Get ready to celebrate around Spain, but especially in Madrid, the festivities of San Isidro.
What is it?
San Isidro is the day of Saint Isidore, the Saint that represents both the farmer and the Patron Saint of Madrid. While this holiday is celebrated all around Spain (there is quite a large population of farmers and other land worker around the country), it is most well known in Madrid where the population goes all out for its city’s Saint. The day itself is the 15th of May, however, the festivities usually start around the 10th.
Most of the festivities that are carried out during this time take you back to celebrations from the past—people dress up in traditional clothes, dance to traditional music, and eat treats that remind them of a simpler time. If you happen to be in Madrid this week, you will be able to see parades and dances, participate in picnics, and join in a plethora of other activities. We recommend checking out the this guide (in Spanish) for more information.
Saint Isidore was born in the late 1000s in Madrid as Isidro de Merlo y Quintana and was named after another Saint, Saint Isidore of Seville. He was born during a conflicting time in Spain, when the region where he was born still belonged to Al-Andalus. Soon after his birth, the area of Madrid became part of the Reconquista, or the reconquered land of the Catholics.
The parents of Isidro de la Merlo y Quintana were devout Catholics and he too lived his life caring for those around him. Working as a poor farmer (laborador in Spanish), he was known for sharing all that he had with those who were equally or more poor than he was. He married María de la Cabeza and it is said that their only child, San Illán, once fell down a well and, with his parents praying for his return, the waters of the well rose until they could reach him.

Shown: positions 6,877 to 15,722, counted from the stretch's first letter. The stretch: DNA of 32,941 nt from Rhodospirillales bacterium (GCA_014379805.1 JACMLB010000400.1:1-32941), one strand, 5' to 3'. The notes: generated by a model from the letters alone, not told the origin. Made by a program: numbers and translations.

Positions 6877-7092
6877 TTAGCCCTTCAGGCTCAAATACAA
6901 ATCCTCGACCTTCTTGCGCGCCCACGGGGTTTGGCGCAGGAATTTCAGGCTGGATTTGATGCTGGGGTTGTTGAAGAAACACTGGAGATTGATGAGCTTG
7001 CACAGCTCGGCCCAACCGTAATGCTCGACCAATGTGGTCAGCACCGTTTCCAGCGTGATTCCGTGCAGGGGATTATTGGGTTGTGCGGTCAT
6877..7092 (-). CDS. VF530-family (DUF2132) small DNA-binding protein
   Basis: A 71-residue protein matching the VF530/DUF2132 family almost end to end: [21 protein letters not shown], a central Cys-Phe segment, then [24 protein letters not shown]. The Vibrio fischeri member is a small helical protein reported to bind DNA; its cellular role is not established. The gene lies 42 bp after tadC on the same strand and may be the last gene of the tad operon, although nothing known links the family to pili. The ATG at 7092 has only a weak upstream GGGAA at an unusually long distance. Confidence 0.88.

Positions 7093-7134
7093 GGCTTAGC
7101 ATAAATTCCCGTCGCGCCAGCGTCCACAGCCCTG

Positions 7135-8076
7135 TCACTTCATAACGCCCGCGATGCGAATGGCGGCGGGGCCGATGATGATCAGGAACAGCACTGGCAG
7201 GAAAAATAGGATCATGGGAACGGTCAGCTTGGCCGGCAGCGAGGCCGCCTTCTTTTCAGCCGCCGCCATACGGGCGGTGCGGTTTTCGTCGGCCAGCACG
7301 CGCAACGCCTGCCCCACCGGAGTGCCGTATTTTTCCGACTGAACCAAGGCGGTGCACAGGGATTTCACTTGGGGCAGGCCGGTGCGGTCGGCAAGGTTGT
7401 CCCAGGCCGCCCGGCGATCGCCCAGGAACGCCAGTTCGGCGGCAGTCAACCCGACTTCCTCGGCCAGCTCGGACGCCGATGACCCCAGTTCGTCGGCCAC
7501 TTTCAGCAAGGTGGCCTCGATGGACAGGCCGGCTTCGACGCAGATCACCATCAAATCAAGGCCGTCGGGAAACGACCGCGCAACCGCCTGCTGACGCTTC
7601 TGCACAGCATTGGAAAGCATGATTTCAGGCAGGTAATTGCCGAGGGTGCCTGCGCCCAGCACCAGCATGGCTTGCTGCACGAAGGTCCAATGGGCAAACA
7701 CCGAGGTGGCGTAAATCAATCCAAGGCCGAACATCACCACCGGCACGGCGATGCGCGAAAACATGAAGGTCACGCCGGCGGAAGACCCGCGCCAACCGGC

This, among many other stories, highlights the miracles that happened around San Isidro. In addition to being extremely devout to his faith, he also was a hard worker. He was beatified in Rome on May 2, 1619, by Pope Paul V and was canonized a few years later. Today he is celebrated as the Patron Saint of farmers, peasants, day laborers, and agriculture in general.
Main activities/how to join in:
While there are many activities throughout the week leading up to the 15th of May, the main event is the Pradera de San Isidro or a pilgrimage to the shrine of Saint Isidore, where all the participants drink from the spring there and then continue on to have a picnic at the Parque, or Park, of the Saint. During this time it is traditional for men and women to dress up in traditional madrileña clothing (chulapo and a chulapa respectively) and dance a chotis, a typical country dance that is related to the area.
During this picnic, you will also find people selling typical foods such as rosquillas or an aniseed flavored doughnut-like pastry (usually much drier than the type of doughnut you will be used to). These rosquillas can be found in different flavors including: las tontas, or ‘silly ones,’ without icing, las listas; or ‘clever ones,’ with a layer of lemon icing; las de Santa Clara, with a dusting of icing sugar; and las francesas, or those with almond. In addition, it is common to drink madrileña lemonade, or limonada, which is typically made with wine, lemon, sugar, and chopped fruit (such as apple).